Great Book: Fateless by Imre Kertesz

It didn't occur to me until I finished this book and read the author bio (Nobel laureate 2002) that this work about the Holocaust might be on the Great Books List. And it is, because all the works of all the Nobel Laureates are included. That makes this the first Great Book I have read by mistake.

Fateless was this month's selection of the Jewish Book Group I've joined. It's the story of a 15 year old Hungarian Jew who is sent to Buchenwald.

It's a frightening story not because of the horrors he witnesses but because it's so believable. I connected with it more than any other holocaust novel I've read. I recognized many of my own least favorite personality traits in Gyorg, the protagonist, who clings to his rationizations as long as possible.

At the outset of the book he is still ensconced in his regular life in Budapest. His father is about to go to a concentration camp, but Gyorg reacts with the lack of feeling common to the teeange self-centered mindset - in fact, the first half of the book reminded me strongly of The Curious Incident of the Dog in the Nighttime by Mark Haddon, which features a compassionless autistic teenage protagonist.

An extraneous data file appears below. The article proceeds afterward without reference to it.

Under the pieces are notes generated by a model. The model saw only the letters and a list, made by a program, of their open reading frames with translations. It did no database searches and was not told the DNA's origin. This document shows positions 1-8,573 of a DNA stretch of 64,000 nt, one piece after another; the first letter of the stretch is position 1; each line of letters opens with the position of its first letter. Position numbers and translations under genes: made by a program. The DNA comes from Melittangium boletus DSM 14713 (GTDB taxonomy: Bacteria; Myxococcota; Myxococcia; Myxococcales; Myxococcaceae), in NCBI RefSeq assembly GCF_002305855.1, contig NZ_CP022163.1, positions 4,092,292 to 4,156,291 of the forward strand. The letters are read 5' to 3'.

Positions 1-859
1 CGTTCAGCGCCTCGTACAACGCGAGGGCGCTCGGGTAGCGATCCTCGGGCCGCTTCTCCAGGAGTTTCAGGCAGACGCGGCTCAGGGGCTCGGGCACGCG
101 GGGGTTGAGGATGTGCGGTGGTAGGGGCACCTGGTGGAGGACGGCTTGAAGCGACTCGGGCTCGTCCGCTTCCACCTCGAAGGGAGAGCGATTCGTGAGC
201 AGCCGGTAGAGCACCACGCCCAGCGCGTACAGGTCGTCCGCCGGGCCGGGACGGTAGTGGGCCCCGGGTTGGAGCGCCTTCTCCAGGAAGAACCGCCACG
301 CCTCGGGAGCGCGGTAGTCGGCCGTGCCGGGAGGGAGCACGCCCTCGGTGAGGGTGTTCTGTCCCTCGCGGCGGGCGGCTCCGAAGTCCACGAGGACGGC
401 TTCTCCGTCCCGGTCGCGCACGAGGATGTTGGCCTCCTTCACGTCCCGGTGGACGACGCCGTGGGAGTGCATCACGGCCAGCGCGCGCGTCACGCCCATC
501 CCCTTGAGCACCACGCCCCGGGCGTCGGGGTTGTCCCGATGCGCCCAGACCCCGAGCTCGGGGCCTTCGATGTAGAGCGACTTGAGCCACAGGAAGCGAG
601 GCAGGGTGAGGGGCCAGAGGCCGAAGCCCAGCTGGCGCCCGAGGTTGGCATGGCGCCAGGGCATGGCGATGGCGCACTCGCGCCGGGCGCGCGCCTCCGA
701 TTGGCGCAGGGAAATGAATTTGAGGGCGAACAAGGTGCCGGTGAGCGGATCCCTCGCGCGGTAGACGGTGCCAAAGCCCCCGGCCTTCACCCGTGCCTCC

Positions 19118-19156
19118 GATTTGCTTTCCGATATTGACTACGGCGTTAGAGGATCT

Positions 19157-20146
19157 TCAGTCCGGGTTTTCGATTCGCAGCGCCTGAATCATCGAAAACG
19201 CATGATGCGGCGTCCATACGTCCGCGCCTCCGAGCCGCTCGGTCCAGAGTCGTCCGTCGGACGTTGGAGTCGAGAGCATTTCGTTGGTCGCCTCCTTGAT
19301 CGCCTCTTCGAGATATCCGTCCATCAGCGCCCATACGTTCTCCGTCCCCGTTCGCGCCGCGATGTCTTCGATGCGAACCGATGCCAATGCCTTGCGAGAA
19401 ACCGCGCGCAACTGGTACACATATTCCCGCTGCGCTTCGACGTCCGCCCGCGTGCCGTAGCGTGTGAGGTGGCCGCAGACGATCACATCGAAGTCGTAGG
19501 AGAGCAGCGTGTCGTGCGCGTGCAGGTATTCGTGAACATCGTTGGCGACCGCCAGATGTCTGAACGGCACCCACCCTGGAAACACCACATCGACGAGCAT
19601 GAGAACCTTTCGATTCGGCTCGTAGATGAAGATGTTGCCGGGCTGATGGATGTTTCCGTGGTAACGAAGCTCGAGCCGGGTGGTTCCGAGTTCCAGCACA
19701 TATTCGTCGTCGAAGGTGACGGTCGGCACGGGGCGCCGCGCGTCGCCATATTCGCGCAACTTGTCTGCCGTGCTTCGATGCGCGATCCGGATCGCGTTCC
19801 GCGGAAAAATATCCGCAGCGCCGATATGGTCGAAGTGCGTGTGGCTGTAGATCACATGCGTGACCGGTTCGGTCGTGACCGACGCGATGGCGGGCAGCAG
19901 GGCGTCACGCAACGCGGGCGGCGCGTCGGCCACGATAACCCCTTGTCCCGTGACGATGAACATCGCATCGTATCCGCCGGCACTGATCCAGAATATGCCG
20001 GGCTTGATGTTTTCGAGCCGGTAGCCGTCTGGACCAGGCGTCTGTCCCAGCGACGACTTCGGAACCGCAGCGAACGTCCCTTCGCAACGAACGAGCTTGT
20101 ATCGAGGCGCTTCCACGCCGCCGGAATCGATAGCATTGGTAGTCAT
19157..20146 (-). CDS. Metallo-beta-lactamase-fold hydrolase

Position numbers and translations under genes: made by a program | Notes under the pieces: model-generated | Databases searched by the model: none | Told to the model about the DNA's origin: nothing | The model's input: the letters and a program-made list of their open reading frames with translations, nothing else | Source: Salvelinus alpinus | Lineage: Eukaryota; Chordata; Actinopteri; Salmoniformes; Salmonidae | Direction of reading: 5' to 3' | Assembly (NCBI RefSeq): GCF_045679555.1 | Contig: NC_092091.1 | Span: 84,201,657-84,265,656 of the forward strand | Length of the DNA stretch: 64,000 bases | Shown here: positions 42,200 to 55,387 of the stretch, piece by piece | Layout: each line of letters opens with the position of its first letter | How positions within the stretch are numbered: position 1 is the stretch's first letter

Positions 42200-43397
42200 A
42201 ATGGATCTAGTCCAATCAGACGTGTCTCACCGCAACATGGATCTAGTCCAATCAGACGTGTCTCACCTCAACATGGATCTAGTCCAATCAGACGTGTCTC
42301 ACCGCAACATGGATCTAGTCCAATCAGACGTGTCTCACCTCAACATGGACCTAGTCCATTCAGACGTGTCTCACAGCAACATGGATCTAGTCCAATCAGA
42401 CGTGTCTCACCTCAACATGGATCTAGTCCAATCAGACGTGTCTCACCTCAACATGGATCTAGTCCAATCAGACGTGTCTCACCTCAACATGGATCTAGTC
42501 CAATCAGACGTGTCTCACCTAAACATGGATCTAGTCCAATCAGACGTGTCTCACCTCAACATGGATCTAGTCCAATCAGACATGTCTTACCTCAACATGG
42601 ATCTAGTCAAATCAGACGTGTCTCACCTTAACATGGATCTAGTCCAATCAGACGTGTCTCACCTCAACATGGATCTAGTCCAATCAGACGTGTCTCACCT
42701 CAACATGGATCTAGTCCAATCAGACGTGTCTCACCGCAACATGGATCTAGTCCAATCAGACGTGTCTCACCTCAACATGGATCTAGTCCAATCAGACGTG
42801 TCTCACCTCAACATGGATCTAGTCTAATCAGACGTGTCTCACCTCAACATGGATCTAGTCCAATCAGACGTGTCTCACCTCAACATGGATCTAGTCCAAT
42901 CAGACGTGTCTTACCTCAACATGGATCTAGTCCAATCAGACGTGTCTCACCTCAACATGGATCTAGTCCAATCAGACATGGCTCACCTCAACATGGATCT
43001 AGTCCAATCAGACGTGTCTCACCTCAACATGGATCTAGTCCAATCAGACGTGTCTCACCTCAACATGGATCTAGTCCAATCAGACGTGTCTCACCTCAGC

Gyorg's father leaves. His life goes on. Until the bus he takes to work is stopped one morning and all the Jews are told to get off.

As the German machine grinds slowly onward, gathering Gyorg's friends and various other innocents in its maw, he clings to his sense of denial as long as possible. There's never a moment where he despairs or rages or fears for his life. Instead he expects his German captors to be reasonable and makes every allowance, mentally, for them. His arc from aspiring model prisoner to desperate near-animal is a short one, hinging on food; starvation and injury turn off that over-active brain before he can plumb any emotional depths.

Gyorg is lucky. He is assigned to a medical division (in a way I don't really understand) and survives the camps. He returns home at the end of the war an empty shell. The only thing he is sure of is that there is no logic or ulterior meaning to the world; there is no fate; it's just putting one foot in front of the other until you die.

A bleak book. Too believable for comfort.

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